After a long period of market growth, are advisory firms protected if the market were suddenly to go through another downturn? How can you tell if your firm is one that could be in trouble? What do you need to do to turn your firm's P&L into a "fortress P&L"?... Read full post

May 15, 2019, 2:20 PM EST

The world is flat — and some people like it that way

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By Steve Gresham

Last time in this space I stirred the pot a bit by calling out the uneven "progress" of wealth management firms on adopting better productivity and embracing demographic realities — especially the rising importance of women clients and the impact of a generally older population. Thought leaders say these are obvious issues requiring immediate action. Market leaders are taking action ahead of less nimble competitors. I always wonder, since all the industry forces and factors are published widely across the advice industry, what keeps the followers from being leaders?No one likes change. A good psychologist can make you a robust list of behaviors that protect people from change. In his thought-provoking book, "The Unpersuadables," Will Storr documents some of the more extreme examples of human intransigence in the face of overwhelming evidence. The subtitle says it all: "Adventures with the Enemies of Science."Mr. Storr warns us... Read full post

May 15, 2019, 10:34 AM EST

Fate worse than zero hits fund land

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By Mark Gilbert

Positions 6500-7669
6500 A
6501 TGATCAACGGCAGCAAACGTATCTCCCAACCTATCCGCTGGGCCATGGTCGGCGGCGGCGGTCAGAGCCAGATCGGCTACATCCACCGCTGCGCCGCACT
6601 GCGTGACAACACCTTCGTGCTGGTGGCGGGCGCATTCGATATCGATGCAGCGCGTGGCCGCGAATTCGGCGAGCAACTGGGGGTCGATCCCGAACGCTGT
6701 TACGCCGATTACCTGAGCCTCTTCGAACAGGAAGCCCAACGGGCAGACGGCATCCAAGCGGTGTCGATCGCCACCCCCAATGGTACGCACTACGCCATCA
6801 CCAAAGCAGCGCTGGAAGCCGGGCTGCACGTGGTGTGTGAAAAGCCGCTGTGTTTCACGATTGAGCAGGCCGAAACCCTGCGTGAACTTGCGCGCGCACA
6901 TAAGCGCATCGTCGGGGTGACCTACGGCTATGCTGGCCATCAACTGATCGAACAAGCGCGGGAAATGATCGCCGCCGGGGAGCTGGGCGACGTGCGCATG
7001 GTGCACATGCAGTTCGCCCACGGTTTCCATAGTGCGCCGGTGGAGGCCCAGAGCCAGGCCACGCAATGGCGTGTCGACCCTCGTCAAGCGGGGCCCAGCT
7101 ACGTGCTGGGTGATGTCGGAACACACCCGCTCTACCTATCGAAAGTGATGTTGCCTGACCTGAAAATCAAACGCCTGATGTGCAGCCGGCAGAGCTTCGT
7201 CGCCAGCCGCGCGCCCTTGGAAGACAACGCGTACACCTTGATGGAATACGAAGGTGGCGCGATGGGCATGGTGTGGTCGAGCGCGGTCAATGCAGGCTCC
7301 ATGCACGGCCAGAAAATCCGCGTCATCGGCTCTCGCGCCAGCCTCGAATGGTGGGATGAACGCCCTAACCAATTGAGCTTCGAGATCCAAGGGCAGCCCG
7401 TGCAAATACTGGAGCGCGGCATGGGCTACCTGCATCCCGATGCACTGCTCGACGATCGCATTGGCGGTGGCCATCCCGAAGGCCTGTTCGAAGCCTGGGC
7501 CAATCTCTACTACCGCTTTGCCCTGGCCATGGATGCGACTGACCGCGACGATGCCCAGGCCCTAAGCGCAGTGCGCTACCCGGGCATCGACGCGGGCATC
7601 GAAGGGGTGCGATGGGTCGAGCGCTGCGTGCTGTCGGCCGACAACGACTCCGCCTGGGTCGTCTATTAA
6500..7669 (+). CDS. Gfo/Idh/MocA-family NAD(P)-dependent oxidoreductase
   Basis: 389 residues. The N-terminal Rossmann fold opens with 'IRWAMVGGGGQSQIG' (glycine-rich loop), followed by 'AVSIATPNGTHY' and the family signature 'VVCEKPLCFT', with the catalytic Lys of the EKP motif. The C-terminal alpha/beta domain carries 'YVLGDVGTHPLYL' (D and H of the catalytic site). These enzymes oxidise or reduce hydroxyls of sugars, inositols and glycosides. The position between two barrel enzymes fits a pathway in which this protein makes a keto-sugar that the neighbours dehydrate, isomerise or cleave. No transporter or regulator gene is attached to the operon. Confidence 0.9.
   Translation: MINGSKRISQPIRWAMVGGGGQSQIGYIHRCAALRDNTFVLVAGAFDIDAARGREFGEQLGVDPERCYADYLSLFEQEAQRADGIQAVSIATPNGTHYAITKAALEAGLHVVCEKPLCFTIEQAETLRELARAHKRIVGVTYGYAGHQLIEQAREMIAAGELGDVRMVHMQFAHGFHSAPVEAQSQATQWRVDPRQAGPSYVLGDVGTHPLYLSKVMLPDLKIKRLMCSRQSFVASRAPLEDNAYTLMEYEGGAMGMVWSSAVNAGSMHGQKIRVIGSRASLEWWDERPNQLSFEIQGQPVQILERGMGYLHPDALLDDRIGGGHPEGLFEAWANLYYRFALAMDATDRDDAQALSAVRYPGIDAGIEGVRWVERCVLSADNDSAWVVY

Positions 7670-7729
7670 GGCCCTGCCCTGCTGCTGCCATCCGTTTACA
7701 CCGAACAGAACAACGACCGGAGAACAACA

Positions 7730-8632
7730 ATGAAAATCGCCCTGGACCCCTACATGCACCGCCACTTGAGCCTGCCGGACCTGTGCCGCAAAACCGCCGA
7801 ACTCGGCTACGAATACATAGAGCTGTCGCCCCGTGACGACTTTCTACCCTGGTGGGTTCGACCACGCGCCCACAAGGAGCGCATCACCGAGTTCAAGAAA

The trend that's been driving fees in the world of asset management relentlessly lower has finally reached its (il)logical conclusion. The Securities and Exchange Commission has just approved an exchange-traded fund with negative fees. It's further evidence, if any were needed, that the rush to the cheap seats is unlikely to halt anytime soon — and that fund managers need to continue adjusting to their straitened circumstances.Salt Financial will launch its Salt Low truBeta ETF by paying investors 50 cents for every $1,000 invested until the fund reaches $100 million — which the firm says is the minimum size to get listed on brokerage and advisory platforms — at which point the fee reverts to $2.90.Of course it's a bit of a gimmick designed to attract publicity, and the firm can still earn a crust by lending out the stocks it buys and charging the borrowers a fee.But it does also highlight the winner-takes-all... Read full post